(say "Ampersand ")
I have been working on improving the action and utility of my extensions for several years. The capos feature state of the art three way adjustability. You can tune them by moving them up or down the string, you can tighten or loosen them to adjust how stiffly they turn, and you can adjust the height to press the string down more or less snugly. I have my capos locally custom CNC milled out of Delrin for lightness, durablity and consistency. The aluminum brackets are also made especially for me, and d then I anodize them to blend in better with the capos.
"To B, or not to B, but rather to C?" That is the question.
New&B above /left
Classic &C below
New Ampersand; get it?
Like New Amsterdam.
These extensions are held on by string tension and so require no holes in, or notching of, the scroll (although I typically put a small screw under the nut to keep it from getting bumped out of place if it gets a good whack). The low string is tuned with the regular E tuner.
Another recent refinement is that I now employ a double pulley system (which makes it look like an "&") in the New&B (say "New Ampersand B") extension which not only allows the string to wind on easily, and the use of a standard length string, it also decreases the length of the extension so that the bass will fit in a standard soft bag and be far less likely to run into door jambs!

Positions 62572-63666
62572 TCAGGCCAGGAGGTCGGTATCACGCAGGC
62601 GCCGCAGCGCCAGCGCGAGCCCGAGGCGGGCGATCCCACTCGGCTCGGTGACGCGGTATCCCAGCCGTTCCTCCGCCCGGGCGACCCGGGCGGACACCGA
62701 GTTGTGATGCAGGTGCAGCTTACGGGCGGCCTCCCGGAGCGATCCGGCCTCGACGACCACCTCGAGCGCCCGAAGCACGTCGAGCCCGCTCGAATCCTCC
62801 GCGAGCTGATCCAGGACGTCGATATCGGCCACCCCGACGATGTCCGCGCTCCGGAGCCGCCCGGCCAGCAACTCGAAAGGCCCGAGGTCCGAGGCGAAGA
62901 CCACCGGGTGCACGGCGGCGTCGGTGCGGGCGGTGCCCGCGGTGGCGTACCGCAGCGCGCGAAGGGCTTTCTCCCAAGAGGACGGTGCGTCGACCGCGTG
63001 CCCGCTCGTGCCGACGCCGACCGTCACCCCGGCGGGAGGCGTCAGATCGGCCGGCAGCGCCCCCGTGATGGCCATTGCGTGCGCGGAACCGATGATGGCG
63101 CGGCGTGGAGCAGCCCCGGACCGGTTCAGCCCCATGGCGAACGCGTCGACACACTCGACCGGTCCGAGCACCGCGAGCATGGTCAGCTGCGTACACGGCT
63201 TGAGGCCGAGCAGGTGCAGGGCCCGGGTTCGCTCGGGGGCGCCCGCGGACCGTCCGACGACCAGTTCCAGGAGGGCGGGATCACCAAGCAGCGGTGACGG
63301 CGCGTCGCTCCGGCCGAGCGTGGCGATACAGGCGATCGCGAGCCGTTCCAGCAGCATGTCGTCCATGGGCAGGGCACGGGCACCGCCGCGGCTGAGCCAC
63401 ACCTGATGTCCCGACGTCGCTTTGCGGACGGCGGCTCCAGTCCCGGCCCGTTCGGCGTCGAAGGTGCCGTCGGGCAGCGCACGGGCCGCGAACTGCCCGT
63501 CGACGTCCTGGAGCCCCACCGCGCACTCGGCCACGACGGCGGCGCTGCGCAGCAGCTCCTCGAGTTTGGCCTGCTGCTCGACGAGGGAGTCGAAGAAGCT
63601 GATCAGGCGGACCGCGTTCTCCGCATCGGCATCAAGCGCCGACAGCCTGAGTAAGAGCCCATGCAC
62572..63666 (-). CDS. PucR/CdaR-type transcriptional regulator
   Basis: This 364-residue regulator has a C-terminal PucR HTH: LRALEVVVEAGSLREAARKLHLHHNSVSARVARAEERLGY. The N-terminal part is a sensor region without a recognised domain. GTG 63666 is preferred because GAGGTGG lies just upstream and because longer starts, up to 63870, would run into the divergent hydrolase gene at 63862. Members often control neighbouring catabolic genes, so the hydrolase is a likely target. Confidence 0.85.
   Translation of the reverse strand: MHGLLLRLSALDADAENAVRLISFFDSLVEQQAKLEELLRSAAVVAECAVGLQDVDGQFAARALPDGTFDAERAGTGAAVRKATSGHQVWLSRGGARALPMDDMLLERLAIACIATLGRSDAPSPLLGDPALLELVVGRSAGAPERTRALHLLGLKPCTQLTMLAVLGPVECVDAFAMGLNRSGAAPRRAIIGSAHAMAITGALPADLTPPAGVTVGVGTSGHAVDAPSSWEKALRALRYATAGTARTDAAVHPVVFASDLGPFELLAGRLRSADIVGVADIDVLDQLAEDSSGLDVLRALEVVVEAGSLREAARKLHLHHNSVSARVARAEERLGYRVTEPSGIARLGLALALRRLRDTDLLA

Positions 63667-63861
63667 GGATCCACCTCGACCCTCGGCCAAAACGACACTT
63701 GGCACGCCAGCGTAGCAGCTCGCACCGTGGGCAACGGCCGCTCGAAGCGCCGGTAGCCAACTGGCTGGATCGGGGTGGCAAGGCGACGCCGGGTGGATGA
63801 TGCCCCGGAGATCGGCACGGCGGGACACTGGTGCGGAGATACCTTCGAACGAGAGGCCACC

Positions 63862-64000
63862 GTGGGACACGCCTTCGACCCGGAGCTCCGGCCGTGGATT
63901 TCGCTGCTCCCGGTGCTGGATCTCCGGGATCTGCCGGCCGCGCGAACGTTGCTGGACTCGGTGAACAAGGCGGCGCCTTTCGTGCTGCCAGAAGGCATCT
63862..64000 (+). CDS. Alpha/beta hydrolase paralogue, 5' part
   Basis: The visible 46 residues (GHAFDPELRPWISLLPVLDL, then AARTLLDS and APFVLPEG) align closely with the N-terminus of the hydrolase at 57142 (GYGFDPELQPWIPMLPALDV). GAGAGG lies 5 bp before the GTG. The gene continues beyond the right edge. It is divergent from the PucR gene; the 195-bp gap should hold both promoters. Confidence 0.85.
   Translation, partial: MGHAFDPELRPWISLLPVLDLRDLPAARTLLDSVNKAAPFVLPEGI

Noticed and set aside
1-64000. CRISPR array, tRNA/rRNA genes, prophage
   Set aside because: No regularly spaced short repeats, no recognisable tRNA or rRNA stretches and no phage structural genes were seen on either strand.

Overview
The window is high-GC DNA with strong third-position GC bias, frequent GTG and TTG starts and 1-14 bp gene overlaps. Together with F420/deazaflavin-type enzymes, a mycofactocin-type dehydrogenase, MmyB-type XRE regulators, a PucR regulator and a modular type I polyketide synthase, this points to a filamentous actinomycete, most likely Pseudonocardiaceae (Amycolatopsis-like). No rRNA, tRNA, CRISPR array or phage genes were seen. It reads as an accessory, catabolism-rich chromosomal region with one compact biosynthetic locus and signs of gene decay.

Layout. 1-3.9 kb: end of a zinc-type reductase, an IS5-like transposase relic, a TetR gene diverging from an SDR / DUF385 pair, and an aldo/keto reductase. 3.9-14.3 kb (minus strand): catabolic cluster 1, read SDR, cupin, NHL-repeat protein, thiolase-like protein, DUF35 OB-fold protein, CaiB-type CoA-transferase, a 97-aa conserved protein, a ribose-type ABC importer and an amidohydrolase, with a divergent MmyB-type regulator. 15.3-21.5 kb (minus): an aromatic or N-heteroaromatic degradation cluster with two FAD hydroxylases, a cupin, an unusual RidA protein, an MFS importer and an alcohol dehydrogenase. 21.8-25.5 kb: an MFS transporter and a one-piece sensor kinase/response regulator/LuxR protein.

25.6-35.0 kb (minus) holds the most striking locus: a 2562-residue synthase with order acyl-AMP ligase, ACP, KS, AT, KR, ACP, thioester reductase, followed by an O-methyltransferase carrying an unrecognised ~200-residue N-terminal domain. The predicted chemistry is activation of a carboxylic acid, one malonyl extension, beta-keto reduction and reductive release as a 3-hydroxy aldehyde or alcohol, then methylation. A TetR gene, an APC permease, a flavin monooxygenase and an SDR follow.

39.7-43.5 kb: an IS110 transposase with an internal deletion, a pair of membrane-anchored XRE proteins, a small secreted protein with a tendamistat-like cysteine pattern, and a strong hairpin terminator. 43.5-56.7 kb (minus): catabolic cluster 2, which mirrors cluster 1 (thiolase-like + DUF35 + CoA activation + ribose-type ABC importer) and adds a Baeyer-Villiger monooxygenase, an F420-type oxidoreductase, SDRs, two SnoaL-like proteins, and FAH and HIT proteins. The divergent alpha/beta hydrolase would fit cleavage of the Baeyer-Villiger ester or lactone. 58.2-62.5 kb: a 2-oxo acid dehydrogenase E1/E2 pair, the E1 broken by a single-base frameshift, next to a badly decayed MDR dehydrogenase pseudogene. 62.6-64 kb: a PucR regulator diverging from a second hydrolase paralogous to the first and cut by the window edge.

Step down & push your sound to a new low with an Ampersand Extension.
Both low C and low B are available.
A student at Indiana University with one of my removable neck basses reports that he appreciates that his &C extension is also easily removable too since it allows it to fit in a smaller flight trunk.
Although I have had several requests, I only build extensions for Seth Kimmel basses. Also, I need to have your bass in my shop to create its extension, because each one is custom carved and fitted for a solid connection to that unique scroll.